For some while, property lawyers have happily managed to give a wide-berth to such esoteric expressions as anti-competitive and anti-trust. Not any more! As from 6th April 2011, property transactions, which had previously been outside of the effects of the 1998 Competition Act, were no longer to be excluded. For the first time covenants and clauses in land agreements, which breach anti-competitive rules will be deemed void and unenforceable, with parties vulnerable to financial penalty.
This brief guide is intended to be a gentle introduction to this new landscape. Clearly as we go forward the courts are going to be required to interpret what, in the context of property transactions, is or is not an anti-competitive agreement.
The starting point is to understand the broad context in which the new law applies. The new law will apply to all land agreements. It will include transfers of freehold interests, agreements relating to easements and restrictive covenants. However it is probably in the context of leases that the greatest effect will be seen.
Not all covenants and clauses will be bound by the anti-competition law. Generally the question to be asked is whether the covenant or clause has a restrictive effect of competition. Examples of the type of covenants likely to be of concern are
(1) User clause restrictions which inhibit the commercial activities in a shop or office;
(2) Restrictions on a landlord letting other premises to like business activities;
(3) Restrictions upon the ability to assign or otherwise deal with premises.
However, it should not be thought that all covenants and clauses that have the appearance of preventing, restricting or distorting competition will fall within the scope of competition law. For a covenant or clause to fall foul, its impact on competition has to be “appreciable”.
There is little guidance as to what is meant by “appreciable”. The Office of Fair Trading have indicated that unless the aggregate market share of the parties to the agreement is in excess of 10 per cent, they would not consider the impact as appreciable. Even if the market share was in excess of 10 per cent, that is not a determinative factor as other factors such as the nature of the restriction, the relationship between the parties to the agreement and the factual context of the restriction are particularly important.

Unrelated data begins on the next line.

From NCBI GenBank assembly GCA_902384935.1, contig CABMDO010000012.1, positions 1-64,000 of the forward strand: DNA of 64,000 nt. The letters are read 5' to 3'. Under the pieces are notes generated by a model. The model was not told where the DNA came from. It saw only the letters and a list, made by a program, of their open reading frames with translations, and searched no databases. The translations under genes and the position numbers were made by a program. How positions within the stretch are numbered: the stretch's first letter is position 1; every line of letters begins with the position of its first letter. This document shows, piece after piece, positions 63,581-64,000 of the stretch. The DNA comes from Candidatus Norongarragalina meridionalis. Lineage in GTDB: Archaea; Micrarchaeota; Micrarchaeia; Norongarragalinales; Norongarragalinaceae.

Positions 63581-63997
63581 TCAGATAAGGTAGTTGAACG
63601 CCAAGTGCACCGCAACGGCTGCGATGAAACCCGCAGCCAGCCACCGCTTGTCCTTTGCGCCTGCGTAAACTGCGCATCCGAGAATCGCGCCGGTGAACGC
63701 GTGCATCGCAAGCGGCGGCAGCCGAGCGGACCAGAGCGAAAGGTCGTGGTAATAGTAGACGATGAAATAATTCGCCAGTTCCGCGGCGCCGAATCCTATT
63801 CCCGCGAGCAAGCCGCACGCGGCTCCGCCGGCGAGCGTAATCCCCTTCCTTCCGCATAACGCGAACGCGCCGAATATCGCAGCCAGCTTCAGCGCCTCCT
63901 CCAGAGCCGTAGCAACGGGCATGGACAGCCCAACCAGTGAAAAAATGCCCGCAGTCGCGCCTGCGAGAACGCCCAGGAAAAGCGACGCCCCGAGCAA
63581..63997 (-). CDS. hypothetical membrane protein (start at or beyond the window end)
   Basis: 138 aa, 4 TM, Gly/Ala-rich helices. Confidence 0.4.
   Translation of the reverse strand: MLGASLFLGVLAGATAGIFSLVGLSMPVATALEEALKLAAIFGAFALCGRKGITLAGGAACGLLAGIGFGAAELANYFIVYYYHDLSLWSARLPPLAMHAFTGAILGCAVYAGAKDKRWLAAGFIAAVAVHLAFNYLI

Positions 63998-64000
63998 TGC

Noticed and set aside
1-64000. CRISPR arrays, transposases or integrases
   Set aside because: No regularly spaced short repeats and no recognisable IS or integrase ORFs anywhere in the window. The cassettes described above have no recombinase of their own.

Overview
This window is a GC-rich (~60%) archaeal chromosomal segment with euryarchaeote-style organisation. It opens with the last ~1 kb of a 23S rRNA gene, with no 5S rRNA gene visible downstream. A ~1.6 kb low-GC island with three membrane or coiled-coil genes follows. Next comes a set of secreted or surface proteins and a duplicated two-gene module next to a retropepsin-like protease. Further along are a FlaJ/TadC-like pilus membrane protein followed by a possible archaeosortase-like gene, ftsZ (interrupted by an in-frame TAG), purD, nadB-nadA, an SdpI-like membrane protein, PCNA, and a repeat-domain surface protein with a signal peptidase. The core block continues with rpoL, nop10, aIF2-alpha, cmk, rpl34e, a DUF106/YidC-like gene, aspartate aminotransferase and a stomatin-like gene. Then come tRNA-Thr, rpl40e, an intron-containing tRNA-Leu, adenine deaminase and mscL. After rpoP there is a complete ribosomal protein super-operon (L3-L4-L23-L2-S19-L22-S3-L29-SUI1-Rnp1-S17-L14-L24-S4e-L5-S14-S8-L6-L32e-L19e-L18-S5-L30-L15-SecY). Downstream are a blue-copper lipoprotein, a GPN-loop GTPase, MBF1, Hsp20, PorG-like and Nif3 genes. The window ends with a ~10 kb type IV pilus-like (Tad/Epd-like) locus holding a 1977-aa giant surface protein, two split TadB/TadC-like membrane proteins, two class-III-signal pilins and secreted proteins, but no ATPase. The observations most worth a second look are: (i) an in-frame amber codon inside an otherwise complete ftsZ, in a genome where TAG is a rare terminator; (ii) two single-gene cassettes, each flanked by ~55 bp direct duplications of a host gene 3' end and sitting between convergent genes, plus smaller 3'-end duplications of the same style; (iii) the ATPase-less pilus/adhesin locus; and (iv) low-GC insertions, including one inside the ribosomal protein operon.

When assessing whether a restriction may restrict competition, it is necessary to compare the actual or future situation in the relevant market with the situation that would prevail in the absence of the agreement. A restriction will only fall within the scope of the prohibition if it has a negative impact on actual or potential competition.
By way of example a landlord of a shopping centre might guarantee one tenant the exclusive right to operate a certain type of shop in that centre. By definition, such an agreement would protect the tenant from competition with other relevant competitors within that shopping centre and this has the potential to restrict competition on the market. By way of contrast a landlord who specifies permitted uses would probably not be seen as restricting competition. An exception that is useful to illustrate the point might be the case of landlord who operates businesses in a particular area and stipulates a lessee may not use the site for a like business.
Covenants and clauses that are prohibited will be void and unenforceable but the agreement itself will in all likelihood survive as the blue pencil can come out to sever the offending provision. Over and above striking out provisions, financial penalties can be imposed, with maximum penalties of 10 per cent of a party’s worldwide turnover. Of course realistically such a penalty is not likely to be imposed on landlords in a shopping centre environment and indeed small businesses can seek immunity from financial penalty, but what can not be ignored is the possibility that penalties will be more than nominal.
So we enter a brave new competition world, which I can safely say is going to be a bit of a roller coaster as we all, lawyers and property clients alike get used to being competitive but not anti-competitive. It could be more confusing than the competition for Olympic tickets. Now that surely is anti-competitive. How did Seb get away with that one?
Article by Steven Woolf